Next comes dinner, then chores, where everyone works as a team to clean up. Following “chore time” is group counseling where most of the roll-playing activities happen. Then comes one last free time where teens are not allowed to leave the house, but all other privileges (phone use, games, etc...) are given.
Finally, there is “quiet time” where the individual counseling sessions occur and then, on weekdays, lights-out at 10:30 p.m. As you can see, residents are able to maintain most of the freedoms that they would have outside of the program. The structure and schedule aspect of the house is meant only to provide the needed discipline for a teen to able to deal with life when that structure is absent.
As, briefly mentioned earlier, it is important for teens to know that the Alternative House does go by an “Open Door Policy,” meaning that a teen has the right to leave the program whenever he or she is ready to leave.
The Alternative House takes their own actions to help spread the word of their services, and intervene with teens in a “crisis” situation. Staff works with police officers, school counselors, and case workers who are working with these teens in crisis.
Huebner herself runs a youth counsel made up of teens who go into their high schools and educate their peers on the Alternative House and its services. This is so if a friend were to hear of another friend in crisis, they have the knowledge to easily refer said friend to the house. The website and email is checked “physically nine times a day” as well as a hotline that is attended to “all the time, every single minute, everyday of the year,” so no teen misses their opportunity for refuge.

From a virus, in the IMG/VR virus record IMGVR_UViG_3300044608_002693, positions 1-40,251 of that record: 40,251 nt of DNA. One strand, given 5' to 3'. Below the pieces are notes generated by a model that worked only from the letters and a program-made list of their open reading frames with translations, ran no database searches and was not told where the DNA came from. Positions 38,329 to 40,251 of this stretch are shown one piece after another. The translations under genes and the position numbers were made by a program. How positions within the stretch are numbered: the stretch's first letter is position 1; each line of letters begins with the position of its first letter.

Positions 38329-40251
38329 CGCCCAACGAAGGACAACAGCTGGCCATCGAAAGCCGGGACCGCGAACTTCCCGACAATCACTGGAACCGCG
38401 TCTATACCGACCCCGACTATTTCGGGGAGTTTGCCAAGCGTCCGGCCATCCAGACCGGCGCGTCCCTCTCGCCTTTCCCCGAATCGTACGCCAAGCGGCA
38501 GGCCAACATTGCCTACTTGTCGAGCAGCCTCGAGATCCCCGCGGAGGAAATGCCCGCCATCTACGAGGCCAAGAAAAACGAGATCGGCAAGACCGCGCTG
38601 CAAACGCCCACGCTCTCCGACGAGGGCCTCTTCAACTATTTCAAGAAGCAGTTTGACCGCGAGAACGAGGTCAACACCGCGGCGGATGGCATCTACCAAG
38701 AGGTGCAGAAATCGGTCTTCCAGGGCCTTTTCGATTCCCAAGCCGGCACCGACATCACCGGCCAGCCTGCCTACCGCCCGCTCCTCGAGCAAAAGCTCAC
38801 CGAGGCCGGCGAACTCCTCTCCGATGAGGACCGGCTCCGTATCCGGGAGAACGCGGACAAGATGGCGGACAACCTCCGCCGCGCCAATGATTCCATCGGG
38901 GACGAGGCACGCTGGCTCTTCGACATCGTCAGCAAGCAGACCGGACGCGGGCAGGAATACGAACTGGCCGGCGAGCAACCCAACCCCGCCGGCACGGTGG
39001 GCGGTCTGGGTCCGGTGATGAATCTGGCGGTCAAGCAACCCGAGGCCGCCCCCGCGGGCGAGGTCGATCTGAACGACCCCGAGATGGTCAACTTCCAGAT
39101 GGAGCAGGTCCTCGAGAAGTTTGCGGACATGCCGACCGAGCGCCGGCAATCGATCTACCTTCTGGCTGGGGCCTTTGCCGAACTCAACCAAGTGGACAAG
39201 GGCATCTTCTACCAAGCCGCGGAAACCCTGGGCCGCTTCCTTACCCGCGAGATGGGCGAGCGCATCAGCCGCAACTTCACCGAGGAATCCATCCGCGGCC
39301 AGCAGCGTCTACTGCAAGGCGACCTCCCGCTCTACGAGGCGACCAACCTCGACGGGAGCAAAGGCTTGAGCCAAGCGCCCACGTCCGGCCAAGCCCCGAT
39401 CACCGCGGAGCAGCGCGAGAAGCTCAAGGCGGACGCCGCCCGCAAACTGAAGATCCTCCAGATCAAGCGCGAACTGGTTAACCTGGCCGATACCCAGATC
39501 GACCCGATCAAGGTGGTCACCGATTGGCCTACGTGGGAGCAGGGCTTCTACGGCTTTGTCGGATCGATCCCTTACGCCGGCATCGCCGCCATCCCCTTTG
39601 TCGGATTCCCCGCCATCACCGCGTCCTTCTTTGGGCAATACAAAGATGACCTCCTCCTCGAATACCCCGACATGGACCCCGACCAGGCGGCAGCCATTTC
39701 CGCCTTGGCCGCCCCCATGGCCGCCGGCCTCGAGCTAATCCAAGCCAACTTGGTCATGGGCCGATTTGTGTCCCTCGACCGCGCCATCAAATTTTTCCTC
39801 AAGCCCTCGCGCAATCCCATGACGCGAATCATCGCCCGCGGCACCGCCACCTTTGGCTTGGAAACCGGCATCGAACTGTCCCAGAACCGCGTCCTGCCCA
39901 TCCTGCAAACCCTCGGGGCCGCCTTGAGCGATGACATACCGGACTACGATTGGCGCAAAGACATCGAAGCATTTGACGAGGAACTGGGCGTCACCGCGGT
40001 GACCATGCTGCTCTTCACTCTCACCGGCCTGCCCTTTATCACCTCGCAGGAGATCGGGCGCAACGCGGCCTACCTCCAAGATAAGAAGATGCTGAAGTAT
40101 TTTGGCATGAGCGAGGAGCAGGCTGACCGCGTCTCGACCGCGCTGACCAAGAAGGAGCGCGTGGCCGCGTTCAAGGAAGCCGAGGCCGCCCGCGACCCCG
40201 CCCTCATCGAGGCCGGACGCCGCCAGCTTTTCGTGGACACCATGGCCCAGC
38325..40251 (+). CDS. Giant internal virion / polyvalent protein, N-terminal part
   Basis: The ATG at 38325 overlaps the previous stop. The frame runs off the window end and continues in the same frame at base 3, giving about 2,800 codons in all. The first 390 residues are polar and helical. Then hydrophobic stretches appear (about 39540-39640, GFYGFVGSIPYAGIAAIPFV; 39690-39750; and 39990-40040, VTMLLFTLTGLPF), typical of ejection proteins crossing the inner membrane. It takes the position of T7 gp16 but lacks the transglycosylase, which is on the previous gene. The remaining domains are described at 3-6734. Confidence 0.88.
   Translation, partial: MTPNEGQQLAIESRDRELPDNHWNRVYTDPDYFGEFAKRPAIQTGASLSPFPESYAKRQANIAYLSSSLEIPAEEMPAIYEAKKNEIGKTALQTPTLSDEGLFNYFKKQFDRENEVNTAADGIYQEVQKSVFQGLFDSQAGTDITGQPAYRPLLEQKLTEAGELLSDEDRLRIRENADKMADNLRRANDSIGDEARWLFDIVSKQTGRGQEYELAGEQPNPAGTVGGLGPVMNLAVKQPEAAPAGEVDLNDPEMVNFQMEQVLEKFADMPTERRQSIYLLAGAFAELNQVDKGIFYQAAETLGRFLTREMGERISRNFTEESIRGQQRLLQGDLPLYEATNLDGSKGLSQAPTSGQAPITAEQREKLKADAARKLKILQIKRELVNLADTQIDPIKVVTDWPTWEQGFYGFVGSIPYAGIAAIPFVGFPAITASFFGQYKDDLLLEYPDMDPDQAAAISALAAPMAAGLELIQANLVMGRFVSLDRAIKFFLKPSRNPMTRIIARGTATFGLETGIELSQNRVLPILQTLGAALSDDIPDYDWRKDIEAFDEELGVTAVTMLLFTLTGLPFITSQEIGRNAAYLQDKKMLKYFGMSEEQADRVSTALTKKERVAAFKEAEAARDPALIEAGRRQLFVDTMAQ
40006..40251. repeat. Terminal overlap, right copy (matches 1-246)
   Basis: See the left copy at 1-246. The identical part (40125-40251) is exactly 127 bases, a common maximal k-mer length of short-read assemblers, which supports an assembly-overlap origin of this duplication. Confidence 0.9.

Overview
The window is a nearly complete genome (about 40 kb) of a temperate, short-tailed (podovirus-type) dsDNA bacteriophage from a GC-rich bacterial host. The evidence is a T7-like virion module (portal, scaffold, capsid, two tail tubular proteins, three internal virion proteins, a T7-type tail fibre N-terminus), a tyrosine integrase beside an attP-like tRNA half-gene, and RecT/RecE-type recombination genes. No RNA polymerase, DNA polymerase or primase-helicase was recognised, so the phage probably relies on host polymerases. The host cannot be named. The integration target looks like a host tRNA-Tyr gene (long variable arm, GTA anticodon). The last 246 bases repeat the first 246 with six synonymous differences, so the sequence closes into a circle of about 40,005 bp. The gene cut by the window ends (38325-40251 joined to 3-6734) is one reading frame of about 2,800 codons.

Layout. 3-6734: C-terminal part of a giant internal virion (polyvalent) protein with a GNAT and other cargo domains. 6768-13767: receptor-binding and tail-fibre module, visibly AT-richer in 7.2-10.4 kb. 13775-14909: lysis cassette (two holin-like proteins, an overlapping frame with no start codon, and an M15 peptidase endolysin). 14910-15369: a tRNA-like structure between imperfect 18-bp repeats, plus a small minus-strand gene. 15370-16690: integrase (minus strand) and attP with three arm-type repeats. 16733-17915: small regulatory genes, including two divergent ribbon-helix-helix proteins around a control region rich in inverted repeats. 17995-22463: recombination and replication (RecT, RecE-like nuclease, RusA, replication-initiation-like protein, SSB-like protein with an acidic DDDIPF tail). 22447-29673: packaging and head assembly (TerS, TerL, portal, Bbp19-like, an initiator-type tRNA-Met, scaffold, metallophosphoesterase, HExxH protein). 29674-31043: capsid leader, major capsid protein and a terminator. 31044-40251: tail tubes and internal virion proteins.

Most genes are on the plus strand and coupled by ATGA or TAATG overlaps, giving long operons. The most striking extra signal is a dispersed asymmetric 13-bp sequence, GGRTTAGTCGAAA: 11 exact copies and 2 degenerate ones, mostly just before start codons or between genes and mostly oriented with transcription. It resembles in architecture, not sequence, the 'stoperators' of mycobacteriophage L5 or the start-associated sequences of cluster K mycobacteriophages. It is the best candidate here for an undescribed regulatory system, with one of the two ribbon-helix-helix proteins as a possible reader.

Huebner even gave an example where she got a call from a teen in crises at “3:45 a.m.” The phone process is taken very seriously and staff talks with teens to get them set up in the shelter or with any counseling. Be forewarned that if you call the counselors, they will ask numerous questions with the only intention of providing the best help and guidance.
Interviews happen with the teen first, then with the guardian to assure agreement. Because the shelter can only hold eight residents at a time, the staff does their best to provide as much over the phone counseling that they can. If the house were to be full when you call Alternative House, they will not leave a teen, for lack of better words, without a paddle. The staff will work to find referrals or places where the teen can stay.
The Alternative House is a place for teens to find refuge and support in a time of need. Teens going through the program have the ability to learn ways to deal with their issues with positive reinforcement. The teens find a safe place to stay, with positive environment, and the perspective that they are not the only ones with problems, and their problems can be solved.
If you or any teen you know is in a crisis situation, do not hesitate to contact or refer him or her the Alternative House of Vienna. The hotline 1800-SAY-TEEN (782-8336) is open all the time and there will always be someone there to help.